Zig Ziglar, the iconic motivational speaker of our time, passed away Nov. 28. In his honor, I am updating and annotating an article I wrote in 1992 after I had the privilege to meet him for the first time and interview him.
An icon has died, but his message will live on forever.
“I almost failed as a salesman,” Zig Ziglar said as he stood beside me an hour before delivering his motivational message to 2,700 Ziglar disciples. “I had struggled for two and a half years. I was on a losing streak, but I never saw myself as a loser.”
What verbal poetry. I was standing with the best motivational speaker of our time.
“I still had the fear of rejection,” Ziglar said. “I didn’t understand that prospects weren’t rejecting me; they were only rejecting the offer I was making them.”
Sales wisdom of the first order.
If every salesperson could grasp that philosophy, problems like cold call reluctance and fear of closing would evaporate.
“If it wasn’t for some words of encouragement from my company president, P.C. Merrell, I would have probably found another job,” Ziglar said. “Merrell said, ‘Ziglar, you have real ability. You’re champion caliber; I’m looking at you as a future officer of this company.’ Those words inspired me to become the No. 2 salesman in a company of 7,000 in one year.”
He said of his mentors, “Bill Cranford (the man credited with training Ziglar) got the salesman ready. P.C. Merrell got the man ready.”
That was a long time ago. It’s hard to count the years or the millions of dollars earned since then by this legendary salesman and speaker.
It’s Tuesday, and today he will deliver an inspirational message to a Charlotte audience he has delivered to 300 times before. He told me he had rehearsed in his room last night for three hours. Talk about practice what you preach.
Ziglar is a classic example of focus, dedication and self-discipline.
Ziglar has been a sales and speaking inspiration to me for two decades. Now I’m standing next to him as he greets every one of the 125 VIP breakfast attendees as though he or she were a long-lost relative.
“Hi, I’m Zig Ziglar. Glad you could join us this morning,” he said to each person as he shook their hand.
People brought books to autograph and cameras to take photos, and all had something nice to say about this man who walks and talks with grace.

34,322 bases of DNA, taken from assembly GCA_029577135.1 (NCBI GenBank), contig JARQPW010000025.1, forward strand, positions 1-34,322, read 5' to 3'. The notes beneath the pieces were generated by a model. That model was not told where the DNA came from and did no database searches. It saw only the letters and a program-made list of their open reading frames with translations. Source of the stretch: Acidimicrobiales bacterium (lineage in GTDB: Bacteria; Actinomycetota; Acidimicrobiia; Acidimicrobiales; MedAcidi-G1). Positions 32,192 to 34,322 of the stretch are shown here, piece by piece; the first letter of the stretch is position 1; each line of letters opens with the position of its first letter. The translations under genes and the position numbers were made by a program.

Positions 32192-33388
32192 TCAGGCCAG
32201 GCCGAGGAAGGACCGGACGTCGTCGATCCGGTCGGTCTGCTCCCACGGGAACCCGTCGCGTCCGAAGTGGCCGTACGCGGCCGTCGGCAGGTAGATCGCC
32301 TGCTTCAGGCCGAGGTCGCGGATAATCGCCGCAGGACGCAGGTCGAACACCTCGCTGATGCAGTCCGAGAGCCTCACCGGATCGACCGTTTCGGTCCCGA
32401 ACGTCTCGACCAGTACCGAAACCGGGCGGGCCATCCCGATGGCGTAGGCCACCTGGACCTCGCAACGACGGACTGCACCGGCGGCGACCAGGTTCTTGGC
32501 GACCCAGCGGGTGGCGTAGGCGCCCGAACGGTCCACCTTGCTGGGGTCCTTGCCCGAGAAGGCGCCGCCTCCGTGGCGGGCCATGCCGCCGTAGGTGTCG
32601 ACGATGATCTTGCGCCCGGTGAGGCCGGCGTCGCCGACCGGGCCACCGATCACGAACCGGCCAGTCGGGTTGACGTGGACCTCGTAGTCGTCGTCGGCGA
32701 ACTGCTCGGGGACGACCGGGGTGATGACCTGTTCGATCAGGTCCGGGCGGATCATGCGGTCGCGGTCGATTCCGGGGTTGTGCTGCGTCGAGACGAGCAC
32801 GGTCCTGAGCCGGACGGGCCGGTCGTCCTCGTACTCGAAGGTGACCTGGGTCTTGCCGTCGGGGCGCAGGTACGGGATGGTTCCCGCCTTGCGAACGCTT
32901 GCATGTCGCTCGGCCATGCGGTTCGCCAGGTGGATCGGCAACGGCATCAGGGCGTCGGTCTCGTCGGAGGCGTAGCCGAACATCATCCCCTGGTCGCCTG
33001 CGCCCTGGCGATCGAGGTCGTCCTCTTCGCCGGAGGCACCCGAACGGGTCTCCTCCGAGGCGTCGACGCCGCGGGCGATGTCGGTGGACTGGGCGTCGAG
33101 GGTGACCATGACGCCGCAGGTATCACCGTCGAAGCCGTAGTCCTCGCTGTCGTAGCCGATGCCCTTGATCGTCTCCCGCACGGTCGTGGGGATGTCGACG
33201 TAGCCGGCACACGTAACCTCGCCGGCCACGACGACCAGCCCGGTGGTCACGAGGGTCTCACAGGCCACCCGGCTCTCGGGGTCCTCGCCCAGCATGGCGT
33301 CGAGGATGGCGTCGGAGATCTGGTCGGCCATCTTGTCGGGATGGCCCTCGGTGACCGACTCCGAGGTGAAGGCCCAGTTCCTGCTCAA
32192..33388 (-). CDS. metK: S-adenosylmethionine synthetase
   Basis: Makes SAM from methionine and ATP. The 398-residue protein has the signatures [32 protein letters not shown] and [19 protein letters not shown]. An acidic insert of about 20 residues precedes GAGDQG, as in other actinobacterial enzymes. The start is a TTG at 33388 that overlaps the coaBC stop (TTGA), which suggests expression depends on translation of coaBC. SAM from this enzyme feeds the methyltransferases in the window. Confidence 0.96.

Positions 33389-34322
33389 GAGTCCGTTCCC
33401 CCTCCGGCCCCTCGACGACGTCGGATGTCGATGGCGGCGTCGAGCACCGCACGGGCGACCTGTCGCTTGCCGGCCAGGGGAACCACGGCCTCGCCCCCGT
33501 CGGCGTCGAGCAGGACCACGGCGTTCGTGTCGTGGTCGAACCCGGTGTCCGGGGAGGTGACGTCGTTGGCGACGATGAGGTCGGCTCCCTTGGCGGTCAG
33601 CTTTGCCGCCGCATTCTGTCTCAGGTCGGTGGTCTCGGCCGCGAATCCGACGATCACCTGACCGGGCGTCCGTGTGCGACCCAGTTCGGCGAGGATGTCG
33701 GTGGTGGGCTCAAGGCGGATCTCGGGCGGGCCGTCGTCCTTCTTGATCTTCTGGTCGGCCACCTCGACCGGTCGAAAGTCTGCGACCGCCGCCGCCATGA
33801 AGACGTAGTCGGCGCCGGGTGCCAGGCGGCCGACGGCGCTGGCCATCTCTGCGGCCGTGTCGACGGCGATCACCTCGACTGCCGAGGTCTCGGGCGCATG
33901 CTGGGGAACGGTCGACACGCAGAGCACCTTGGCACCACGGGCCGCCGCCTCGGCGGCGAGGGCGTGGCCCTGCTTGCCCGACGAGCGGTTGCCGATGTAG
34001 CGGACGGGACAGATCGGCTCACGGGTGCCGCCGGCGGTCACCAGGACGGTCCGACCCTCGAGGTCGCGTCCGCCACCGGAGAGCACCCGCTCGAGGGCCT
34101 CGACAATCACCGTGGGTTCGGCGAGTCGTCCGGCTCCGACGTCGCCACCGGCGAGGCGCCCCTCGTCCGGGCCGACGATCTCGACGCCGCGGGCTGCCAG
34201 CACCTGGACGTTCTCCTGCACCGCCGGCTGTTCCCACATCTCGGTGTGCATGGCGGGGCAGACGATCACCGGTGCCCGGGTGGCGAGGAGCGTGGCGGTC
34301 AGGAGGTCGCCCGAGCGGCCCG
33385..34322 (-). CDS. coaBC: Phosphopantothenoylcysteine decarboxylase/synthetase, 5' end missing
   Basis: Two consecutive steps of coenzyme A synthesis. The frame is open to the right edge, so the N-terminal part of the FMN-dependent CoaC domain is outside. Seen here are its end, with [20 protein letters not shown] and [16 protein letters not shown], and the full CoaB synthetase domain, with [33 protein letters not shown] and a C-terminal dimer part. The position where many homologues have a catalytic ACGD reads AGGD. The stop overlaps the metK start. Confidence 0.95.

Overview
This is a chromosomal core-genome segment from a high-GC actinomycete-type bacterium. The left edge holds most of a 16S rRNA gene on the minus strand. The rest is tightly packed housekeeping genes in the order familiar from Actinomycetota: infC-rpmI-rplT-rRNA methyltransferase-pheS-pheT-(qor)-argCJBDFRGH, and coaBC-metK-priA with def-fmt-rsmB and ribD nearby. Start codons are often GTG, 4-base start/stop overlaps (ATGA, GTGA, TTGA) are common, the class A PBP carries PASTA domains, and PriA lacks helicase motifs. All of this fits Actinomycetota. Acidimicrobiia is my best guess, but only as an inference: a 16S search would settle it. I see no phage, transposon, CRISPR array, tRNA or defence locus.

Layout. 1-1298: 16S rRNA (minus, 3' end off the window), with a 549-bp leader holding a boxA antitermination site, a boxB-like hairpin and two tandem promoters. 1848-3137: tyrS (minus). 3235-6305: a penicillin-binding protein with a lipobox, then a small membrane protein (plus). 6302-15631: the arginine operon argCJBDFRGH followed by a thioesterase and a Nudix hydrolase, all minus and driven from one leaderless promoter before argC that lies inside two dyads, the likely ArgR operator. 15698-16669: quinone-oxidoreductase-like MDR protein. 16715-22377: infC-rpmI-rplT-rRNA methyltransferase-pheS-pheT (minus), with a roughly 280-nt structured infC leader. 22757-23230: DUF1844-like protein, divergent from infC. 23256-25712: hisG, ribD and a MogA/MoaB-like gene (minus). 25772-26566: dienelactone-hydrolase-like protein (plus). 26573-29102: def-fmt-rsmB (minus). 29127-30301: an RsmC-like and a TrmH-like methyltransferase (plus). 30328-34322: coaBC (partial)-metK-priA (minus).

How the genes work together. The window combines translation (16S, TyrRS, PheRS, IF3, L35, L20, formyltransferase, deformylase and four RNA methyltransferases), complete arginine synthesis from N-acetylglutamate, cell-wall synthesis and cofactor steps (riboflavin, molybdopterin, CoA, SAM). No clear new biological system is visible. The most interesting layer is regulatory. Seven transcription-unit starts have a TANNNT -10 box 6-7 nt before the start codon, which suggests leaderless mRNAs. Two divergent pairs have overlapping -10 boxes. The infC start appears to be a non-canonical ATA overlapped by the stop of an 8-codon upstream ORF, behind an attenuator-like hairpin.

Now we’re live on stage. Ziglar has the entire audience in the palm of his hand. Bouncing across the stage, down on one knee, arms expressing the words he wants to punch, all in total control. A master of the spoken word.
There were close to 100 ideas I took away from Ziglar’s presentation — wisdom like:
• You can get whatever you want, if you help enough people get whatever they want.
• You were born to win, but you must plan to win, prepare to win, then you can expect to win.
• I wasn’t born in Dallas, but I got there as quick as I could.
• It’s not where you start, it’s where you go.
• Money: You like the things it can buy, but you love the things it can’t buy.
• We hear or say the word "no" more than 116,000 times in our lifetime.
• The health club is packed the first few weeks in January from people making New Year’s resolutions, but the crowd thins out in less than 30 days.
I left the hall feeling inspired, motivated and ready to conquer the world. So did everyone.
When someone who you admire dies, you immediately recall what they did for you, or how they impacted you, or both. I was fortunate to have met with Ziglar many times, see him speak many times, and got to talk with him “off the record.” He was a man of character. He was a man of faith. And he was a man who helped millions of other men and women, including me. Like Napoleon Hill and Dale Carnegie, Ziglar and his message of hope, faith and encouragement will live on for generations.
My favorite image of Ziglar was one morning several years ago on "The Today Show." Ziglar was on to promote his book and was the last guest. The interviewer sort of talked to him as a sideshow attraction — a salesman and motivational speaker. At the end of the interview (literally the end of the show), Tom Brokaw said, “We’ve got 30 seconds left, Zig. Sell me some insurance.” Ziglar went into a 25-second pitch that was creative and sharp. Brokaw was somewhat impressed, but turned to the audience and said triumphantly, “See, I didn’t say yes.” Ziglar instantly snapped back, “Yes, but you didn’t say no,” and they went off the air.
Positive attitude is not hearing no.
Ziglar was the master. He will live on.
Gitomer is the author of "The Sales Bible" and "The Little Red Book of Selling." President of Charlotte-based Buy Gitomer, he gives seminars, runs annual sales meetings, and conducts Internet training programs on selling and customer service at trainone.com. He can be reached at firstname.lastname@example.org.